The Devil Likes Oranges

A long May summer sky has become a companion that overstayed its welcome. It made matters worse when it brought along drought that led to many indecisions to do anything productive. I guess I was waging war against climate change by drinking at the bar every night. It was definitely never a good idea but I did it anyway. I guess I was afraid it was rather making me quite compelled to do absolutely nothing and at the same time feel accomplished under the false pretenses that I was a philosopher when I had a little too much to drink.

Everything is peachy on the right side of alcohol, they say.

I drove up to the mountainside where it was cooler. There I was to be greeted by my friends. And by friends what I mean is those made up. I think.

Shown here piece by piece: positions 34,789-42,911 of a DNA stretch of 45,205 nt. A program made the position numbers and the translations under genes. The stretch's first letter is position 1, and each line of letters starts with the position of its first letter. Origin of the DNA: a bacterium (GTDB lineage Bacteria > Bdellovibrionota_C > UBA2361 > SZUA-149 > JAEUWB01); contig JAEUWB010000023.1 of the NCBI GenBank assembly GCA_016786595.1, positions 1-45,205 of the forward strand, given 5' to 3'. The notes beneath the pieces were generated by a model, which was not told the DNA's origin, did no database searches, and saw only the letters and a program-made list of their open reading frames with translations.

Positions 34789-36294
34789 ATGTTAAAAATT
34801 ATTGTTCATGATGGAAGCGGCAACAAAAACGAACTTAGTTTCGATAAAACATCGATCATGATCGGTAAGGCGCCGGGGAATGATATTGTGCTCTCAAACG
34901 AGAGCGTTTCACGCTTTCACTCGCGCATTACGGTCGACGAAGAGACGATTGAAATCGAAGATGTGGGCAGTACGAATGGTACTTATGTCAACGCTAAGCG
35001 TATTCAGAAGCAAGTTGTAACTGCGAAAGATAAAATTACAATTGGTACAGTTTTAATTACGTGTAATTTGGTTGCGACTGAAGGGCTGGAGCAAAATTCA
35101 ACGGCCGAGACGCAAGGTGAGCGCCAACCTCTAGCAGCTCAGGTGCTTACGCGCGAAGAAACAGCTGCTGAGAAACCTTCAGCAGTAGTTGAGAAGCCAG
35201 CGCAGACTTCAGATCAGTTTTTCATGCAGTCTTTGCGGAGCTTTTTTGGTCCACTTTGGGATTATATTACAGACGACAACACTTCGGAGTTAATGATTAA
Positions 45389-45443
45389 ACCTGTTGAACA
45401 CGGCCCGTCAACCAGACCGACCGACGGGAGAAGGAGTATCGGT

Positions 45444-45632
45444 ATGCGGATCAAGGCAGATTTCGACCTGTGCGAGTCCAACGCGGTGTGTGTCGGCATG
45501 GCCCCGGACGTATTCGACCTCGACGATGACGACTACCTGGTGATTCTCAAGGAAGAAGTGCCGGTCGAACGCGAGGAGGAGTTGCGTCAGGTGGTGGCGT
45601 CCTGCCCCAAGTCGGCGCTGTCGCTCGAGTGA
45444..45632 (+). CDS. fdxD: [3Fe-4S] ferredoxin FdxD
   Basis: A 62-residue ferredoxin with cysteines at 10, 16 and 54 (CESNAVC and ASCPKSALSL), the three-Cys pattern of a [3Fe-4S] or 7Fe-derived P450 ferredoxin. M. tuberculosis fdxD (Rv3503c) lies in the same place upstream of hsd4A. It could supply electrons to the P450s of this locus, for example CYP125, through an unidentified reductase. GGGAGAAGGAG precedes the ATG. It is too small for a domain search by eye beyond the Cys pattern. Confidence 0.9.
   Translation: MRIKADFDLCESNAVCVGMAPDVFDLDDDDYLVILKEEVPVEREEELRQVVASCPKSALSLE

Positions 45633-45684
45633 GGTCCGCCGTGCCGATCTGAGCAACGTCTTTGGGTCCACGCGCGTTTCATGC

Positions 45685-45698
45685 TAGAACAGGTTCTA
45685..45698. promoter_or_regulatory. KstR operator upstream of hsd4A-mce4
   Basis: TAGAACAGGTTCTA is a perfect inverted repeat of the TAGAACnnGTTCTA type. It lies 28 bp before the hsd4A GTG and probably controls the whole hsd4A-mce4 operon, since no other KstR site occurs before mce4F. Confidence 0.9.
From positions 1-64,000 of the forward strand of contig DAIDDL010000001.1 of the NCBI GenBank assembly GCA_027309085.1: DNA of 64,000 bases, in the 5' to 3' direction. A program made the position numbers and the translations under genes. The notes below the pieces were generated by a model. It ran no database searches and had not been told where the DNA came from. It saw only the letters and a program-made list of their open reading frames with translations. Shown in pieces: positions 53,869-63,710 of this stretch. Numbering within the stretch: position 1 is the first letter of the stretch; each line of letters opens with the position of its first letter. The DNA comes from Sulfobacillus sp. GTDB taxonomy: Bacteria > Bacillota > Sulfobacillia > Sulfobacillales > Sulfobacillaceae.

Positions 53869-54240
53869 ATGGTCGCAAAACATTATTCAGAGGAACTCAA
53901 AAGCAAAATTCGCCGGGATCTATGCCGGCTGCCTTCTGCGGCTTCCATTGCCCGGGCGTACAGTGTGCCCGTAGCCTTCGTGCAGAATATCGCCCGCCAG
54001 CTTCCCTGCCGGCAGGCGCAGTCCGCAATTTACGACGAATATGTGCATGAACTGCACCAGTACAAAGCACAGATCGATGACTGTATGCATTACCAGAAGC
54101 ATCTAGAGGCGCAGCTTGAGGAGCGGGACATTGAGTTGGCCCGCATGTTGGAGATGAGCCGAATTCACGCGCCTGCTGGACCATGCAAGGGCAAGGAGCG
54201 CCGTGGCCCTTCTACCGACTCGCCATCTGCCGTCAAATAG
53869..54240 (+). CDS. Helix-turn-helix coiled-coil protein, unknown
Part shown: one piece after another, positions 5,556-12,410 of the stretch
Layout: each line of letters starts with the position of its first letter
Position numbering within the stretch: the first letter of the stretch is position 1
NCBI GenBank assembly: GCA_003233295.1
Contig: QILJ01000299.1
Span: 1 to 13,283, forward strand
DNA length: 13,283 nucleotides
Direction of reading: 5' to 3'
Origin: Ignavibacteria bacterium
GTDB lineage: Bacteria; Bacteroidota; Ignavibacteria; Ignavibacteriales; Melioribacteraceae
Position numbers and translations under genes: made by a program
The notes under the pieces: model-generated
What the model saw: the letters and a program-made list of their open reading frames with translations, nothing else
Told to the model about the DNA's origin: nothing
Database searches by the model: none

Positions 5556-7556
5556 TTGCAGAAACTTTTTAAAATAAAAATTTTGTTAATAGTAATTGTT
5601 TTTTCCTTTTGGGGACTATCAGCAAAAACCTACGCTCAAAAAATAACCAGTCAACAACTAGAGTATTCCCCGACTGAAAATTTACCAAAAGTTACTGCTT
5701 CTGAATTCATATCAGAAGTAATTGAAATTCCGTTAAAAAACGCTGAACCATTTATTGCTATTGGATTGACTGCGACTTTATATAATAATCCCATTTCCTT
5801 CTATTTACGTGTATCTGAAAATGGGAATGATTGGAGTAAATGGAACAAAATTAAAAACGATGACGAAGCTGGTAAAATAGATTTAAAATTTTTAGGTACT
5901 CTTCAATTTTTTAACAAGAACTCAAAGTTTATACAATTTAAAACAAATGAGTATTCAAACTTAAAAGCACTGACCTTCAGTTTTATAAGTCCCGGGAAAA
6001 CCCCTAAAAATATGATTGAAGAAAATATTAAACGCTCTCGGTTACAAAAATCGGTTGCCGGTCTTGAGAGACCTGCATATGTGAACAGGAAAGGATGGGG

At the rest stop, there was a bench waiting for me. It was sitting under the sun next to an enormous fig tree along with the others that lined up quite evenly.

There I talked to the devil. He wasn’t as bad as everybody thought. He’s just misunderstood like most people I know. He was going to stick around until the end of summer, he declared. After that it would be cool again, this he promised.

We ended up talking about a lot of things. I even invited him over to my place for more drinks but he said that he doesn’t want to impose and give my parents a heart attack.

I asked him if he regretted anything that he did. It took me a while to find the right words and the right timing to ask him.

At first, he hesitated. But after a slug of whiskey, he answered anyway.